Andy Warhol & Pop Art

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“Don’t pay any attention to what they write about you. Just measure it in inches.”

Born to a Czechoslovakian immigrant family living in the US, Andy Warhol is among the most interesting characters in the history of art. Unlike many artists whose fame accumulated after their death; he attracted attention throughout his life with his innovative approach to art, materials, everyday objects, as well as his passion for fame, sense of entertainment and fondness for materialism.

Warhol’s greatest revolution in the name of art was his contribution to the Pop Art movement, which changed the direction and shape of 1960’s popular art. Blending his admiration for graphic art and pop culture, Warhol has brought a new touch to the world of art. Pop Art became a term when the English critic, Lawrance Alloway used “Pop Art” as a word in an article.

Pop Art is built on everyday objects; it interprets everyday life through a different perspective. It takes all the things that are popular or used in daily life, makes them eligible for the use of art and conveys them in a concrete way.

Pop Art is born as a reaction to expressionism and Andy Warhol, Pop Art’s most well-known representative, had no difficulty in influencing millions with his artistic vision, rhetoric and interesting personality. With his famous quote ”I love Los Angeles. I love Hollywood. They’re beautiful. Everyone’s plastic but I like plastic. I want to be plastic.” he outlined his approach to life. Whatever is known about popular culture and consumer society could be the subject of Warhol’s works. His use of popular objects such as Campbell soup cans and Coca Cola bottles; his artworks featuring a popular figure like Marilyn Monroe and his use of an ordinary banana as an object are good examples of this approach.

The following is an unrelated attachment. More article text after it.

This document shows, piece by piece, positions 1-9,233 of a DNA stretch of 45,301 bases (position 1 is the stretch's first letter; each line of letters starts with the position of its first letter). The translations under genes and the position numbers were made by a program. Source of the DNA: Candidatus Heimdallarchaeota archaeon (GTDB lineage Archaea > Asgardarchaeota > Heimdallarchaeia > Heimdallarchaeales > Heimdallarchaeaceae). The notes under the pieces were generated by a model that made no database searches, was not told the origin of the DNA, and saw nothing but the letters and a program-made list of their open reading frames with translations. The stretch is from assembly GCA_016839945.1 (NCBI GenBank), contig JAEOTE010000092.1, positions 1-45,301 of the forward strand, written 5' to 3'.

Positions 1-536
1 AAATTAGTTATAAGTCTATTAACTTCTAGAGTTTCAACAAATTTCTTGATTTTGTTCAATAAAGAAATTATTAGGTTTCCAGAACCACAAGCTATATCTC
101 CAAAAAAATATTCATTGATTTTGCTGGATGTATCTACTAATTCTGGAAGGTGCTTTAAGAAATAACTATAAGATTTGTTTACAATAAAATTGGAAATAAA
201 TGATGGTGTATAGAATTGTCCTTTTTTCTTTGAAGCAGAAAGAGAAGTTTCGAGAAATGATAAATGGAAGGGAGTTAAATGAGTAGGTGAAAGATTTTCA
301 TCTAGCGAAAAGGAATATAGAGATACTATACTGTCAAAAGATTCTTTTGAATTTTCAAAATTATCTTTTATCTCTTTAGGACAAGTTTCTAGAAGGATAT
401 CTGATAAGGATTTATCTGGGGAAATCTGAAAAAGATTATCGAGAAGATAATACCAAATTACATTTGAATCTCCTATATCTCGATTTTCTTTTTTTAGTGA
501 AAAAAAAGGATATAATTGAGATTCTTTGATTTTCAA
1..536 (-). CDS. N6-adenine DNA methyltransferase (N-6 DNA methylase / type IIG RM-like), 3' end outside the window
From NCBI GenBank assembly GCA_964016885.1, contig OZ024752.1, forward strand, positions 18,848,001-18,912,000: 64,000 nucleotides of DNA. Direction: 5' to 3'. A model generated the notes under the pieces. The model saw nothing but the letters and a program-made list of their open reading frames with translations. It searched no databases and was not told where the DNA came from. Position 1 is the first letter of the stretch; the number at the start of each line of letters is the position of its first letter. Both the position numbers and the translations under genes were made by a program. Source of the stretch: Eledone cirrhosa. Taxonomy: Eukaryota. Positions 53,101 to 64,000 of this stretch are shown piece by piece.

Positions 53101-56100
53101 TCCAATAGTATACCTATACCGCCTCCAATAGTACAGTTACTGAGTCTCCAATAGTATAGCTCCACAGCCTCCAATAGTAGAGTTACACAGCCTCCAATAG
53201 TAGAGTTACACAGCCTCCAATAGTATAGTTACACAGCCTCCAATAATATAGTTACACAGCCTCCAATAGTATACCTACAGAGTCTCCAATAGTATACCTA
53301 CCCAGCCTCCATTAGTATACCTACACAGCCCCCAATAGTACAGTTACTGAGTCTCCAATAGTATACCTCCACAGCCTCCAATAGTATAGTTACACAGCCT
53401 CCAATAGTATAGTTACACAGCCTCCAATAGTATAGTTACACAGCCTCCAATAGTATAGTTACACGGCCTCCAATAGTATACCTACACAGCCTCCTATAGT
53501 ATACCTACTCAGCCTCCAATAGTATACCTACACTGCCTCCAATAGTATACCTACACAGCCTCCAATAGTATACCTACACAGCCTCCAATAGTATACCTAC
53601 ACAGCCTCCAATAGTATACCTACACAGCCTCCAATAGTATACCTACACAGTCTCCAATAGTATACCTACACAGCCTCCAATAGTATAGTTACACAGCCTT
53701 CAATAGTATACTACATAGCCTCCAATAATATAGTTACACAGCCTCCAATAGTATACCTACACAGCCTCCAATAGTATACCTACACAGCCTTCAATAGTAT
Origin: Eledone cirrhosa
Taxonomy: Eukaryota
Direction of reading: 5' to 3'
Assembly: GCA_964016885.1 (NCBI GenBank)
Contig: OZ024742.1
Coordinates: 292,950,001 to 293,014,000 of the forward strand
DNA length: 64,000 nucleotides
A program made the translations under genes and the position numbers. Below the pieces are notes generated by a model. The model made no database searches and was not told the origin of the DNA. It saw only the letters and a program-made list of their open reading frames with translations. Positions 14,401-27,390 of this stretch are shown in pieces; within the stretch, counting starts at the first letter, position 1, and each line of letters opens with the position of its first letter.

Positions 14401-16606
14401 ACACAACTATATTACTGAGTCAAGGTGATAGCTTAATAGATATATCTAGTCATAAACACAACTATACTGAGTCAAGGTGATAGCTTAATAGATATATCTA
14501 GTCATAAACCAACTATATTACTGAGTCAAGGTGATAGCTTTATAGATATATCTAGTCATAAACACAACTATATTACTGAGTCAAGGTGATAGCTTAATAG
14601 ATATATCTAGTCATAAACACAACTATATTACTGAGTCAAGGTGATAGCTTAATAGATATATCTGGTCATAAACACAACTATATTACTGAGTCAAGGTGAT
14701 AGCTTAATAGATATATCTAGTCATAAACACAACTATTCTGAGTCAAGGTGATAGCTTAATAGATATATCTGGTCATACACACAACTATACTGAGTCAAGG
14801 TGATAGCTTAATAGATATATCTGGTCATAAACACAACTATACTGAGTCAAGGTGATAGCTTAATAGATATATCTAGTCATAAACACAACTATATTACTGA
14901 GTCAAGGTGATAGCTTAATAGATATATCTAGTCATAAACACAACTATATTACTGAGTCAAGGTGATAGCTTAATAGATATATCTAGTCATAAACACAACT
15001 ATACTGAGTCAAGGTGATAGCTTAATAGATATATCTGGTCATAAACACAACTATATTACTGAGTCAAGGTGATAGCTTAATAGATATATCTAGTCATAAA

Not only did Warhol draw attention to objects of mass consumption but he also left several films behind. He was the creator of the first ’underground’ movie in the world of cinema – Chelsea Girls. He had filmed The Empire State Building for 8 consecutive hours from dusk till dawn of the following day, and when the critics interpreted it as meaningless, Warhol said “just as life.” With this production, Andy Warhol rebelled against the commercial film industry and paved the way for future underground producers.

Warhol was shot by Valerie Solanas, a radical feminist, in 1968 and although he survived he never fully recovered. This assassination attempt put an end to Warhol’s flamboyant years, and the reason behind his death in 1987 was also related to this incident, after which his gall bladder did not function properly. Andy Warhol and his Factory, his New York City studio and hip haven where all the action happened, may have come to an end with his death. However the Pop Art movement that he shaped continued to attract masses around the world and steered the concept of art. 

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